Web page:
St Martin of Tours and Armistice Day

There is a sad irony in the fact that Armistice Day co-incides with the feast of St Martin of Tours. Long-term readers will know that Martin is a favourite of mine, as he is of most monks and nuns, but I supect the one story everybody knows about him is of his having shared his cloak with a beggar — the young soldier, not yet baptised, who responded to the need of another and found, as we all do, that it was Christ he was serving. And at the eleventh hour of the eleventh day of the eleventh month we recall the Armistice and the end of ‘the war to end all wars’, which did nothing of the sort and only showed us how much death and destruction seemingly civilised nations can wreak upon one another. Is there any way of making sense of this?

We could, of course, reflect on the fact that poverty kills more people than war does. We could go and look at paintings of St Martin using his sword to divide his cloak and be struck by how much they tell us about the social attitudes of the painter — the saint is almost invariably depicted on horseback, condescending to the poor man rather than standing side by side with him — and examine our own attitudes to charitable giving. We could go and read accounts of war in Europe and its aftermath and be sobered by our apparent inability to see further than our own noses at times. All these would be useful but I doubt whether they would help us understand something I think St Martin understood, and that we need to understand if we are not to repeat the unlearned lessons of the past.

Martin’s life was changed for ever by his encounter with that poor man on the road. He was baptised, braved his superiors’ disapproval and a spell in gaol, became a monk and later a bishop, and was remarkable not only for his orthodoxy but also his compassion. His efforts on behalf of the Priscillianists, for example, did not endear him to others. Like St Ambrose, he opposed the burning of heretics and did what he could to alleviate their sufferings. But there is something else I think we should remember. He was born in what is now Hungary, lived much of his life in Italy, and founded the first monastery in the West at Marmoutier in Gaul (now France). He was, so to say, an internationalist avant la lettre. His membership of the Church made national boundaries of secondary importance. That does not preclude love of country and all that is good about patriotism, but it does do away with the less admirable elements, what I call the ‘ya, boo, sucks’ approach of drunken football fans and the like. It means seeing people clearly as people, not as abstractions, symbols of something else. When Martin looked into the eyes of the poor man, he saw his brother, not an object of compassion. I think that is what we all have to learn to do. I dare to say if we could all learn to do that, Armistice Day would have attained its purpose and we would all live more happily as a result.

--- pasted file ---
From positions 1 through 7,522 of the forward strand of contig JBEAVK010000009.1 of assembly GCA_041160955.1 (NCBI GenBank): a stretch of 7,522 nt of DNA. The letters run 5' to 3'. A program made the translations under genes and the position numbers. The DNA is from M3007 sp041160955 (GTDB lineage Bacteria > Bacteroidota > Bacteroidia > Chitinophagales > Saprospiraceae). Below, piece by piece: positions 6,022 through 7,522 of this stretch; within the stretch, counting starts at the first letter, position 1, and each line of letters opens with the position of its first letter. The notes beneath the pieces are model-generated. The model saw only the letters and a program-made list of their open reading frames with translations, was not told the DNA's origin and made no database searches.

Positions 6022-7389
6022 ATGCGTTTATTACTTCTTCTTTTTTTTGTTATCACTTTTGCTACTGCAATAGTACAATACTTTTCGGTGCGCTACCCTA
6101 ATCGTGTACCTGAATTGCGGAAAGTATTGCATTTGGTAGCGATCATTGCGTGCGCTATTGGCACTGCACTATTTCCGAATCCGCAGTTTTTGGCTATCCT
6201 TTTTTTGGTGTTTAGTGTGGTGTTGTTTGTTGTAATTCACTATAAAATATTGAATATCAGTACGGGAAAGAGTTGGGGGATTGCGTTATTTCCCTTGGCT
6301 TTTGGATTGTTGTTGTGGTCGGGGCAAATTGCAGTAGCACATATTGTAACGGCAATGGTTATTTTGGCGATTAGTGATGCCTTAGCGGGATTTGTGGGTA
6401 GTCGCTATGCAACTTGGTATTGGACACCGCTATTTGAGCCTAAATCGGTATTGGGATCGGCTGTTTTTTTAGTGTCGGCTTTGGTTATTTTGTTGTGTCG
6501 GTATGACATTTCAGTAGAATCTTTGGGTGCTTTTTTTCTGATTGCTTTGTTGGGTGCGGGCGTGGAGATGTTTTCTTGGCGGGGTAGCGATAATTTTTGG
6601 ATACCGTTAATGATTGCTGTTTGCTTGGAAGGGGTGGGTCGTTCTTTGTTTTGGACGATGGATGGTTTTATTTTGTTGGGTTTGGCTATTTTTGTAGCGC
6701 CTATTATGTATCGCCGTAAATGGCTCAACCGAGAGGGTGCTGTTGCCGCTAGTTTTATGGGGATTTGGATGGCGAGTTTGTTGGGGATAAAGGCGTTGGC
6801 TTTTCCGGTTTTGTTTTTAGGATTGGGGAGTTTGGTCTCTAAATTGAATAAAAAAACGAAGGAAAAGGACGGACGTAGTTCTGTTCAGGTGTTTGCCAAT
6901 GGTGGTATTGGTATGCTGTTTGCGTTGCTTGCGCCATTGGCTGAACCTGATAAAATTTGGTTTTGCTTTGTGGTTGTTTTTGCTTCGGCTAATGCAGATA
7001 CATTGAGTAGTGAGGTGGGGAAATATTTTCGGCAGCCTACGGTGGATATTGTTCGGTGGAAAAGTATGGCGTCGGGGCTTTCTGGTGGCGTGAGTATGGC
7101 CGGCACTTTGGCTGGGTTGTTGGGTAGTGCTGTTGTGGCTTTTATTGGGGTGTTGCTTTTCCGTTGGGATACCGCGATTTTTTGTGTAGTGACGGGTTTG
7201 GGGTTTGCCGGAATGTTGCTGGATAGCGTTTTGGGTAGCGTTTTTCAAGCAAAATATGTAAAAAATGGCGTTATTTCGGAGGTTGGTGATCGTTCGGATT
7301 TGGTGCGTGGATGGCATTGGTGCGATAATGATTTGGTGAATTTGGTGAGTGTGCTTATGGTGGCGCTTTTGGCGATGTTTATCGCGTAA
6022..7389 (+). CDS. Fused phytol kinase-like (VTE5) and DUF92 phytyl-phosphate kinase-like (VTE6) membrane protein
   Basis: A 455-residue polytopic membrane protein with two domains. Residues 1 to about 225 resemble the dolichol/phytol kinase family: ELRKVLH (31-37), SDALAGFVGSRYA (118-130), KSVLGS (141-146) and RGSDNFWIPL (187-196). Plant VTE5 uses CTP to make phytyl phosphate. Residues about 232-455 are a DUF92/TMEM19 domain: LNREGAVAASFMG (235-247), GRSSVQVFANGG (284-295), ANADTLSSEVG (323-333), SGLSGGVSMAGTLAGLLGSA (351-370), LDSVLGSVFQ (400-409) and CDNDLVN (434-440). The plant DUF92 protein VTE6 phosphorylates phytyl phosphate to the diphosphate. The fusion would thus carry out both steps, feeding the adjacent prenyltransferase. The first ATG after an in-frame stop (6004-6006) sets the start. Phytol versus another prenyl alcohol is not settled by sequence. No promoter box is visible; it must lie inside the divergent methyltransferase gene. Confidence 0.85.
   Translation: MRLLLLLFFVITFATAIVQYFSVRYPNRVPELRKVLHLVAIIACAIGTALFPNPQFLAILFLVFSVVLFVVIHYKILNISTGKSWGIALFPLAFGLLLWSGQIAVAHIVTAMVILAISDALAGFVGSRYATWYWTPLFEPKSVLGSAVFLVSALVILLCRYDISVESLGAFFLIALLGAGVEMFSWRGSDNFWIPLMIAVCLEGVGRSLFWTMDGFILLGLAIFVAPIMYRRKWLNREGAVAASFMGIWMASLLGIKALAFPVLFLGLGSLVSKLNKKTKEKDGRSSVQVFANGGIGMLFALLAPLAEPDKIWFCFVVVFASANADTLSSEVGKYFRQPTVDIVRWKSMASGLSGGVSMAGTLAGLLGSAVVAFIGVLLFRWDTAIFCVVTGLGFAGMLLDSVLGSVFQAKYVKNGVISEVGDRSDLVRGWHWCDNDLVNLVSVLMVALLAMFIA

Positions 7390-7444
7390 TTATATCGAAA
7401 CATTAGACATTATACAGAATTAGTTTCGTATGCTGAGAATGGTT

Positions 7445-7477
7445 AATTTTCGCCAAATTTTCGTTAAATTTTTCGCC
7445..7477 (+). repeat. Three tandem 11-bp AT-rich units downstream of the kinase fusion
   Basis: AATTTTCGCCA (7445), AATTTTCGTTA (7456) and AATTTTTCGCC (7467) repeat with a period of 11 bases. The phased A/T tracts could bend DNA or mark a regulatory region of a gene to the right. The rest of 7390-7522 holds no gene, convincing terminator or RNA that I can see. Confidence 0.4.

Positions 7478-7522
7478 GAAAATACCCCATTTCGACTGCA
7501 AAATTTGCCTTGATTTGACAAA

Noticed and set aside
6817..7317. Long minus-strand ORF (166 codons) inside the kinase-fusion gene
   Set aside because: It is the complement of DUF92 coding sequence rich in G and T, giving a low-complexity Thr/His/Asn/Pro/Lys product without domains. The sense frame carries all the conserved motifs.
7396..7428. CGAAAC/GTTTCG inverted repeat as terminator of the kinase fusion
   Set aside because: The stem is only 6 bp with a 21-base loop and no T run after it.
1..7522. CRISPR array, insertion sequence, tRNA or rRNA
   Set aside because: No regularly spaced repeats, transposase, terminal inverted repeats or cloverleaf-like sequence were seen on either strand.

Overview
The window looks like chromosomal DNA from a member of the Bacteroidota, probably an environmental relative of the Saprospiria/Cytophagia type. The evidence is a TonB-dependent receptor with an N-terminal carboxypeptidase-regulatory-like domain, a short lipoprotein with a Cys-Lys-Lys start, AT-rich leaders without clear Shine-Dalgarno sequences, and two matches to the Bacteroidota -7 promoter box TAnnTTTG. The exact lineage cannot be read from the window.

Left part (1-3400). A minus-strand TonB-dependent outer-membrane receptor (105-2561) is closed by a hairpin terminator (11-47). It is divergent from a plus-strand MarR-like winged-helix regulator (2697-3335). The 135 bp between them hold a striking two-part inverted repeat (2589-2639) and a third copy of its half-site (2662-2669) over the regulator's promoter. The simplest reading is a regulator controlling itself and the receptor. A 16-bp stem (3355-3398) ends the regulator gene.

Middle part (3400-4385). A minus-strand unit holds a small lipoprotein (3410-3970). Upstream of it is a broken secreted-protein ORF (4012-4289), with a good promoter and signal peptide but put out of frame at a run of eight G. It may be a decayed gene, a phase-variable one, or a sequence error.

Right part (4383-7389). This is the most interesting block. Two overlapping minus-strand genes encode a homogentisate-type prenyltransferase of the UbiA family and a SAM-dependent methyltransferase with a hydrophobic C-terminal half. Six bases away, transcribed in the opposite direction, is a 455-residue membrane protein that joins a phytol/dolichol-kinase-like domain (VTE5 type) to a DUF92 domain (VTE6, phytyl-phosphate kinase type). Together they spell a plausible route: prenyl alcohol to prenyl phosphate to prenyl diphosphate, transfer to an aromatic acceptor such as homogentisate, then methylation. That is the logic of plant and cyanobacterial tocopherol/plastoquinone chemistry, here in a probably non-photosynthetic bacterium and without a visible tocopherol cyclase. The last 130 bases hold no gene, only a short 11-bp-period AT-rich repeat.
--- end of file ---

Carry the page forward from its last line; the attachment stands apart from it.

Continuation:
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Celebrity and Sanctity

I wonder how many of today’s celebrities will be remembered seventeen hundred years hence? The fact that we still remember St Martin of Tours so long after his death may provide a few clues about how to attain long-lasting fame. It helps to have a good biographer (Sulpicius Severus) and to have been on the winning side in some historically important struggle (Martin championed Trinitarianism against Arianism). It is also useful to have done something novel (Martin is generally credited with being the founder of the first monastery in Gaul, Marmoutier, and introduced a rudimentary parish system to the diocese of Tours). It certainly doesn’t hurt to have a reputation for mercy (Martin did his best to save the Priscillianists from being put to death and the story of his sharing his cloak with a beggar has passed into legend). But the most certain way of ensuring that one is remembered is to seek not to be remembered at all and become a saint instead. Easy peasy really.

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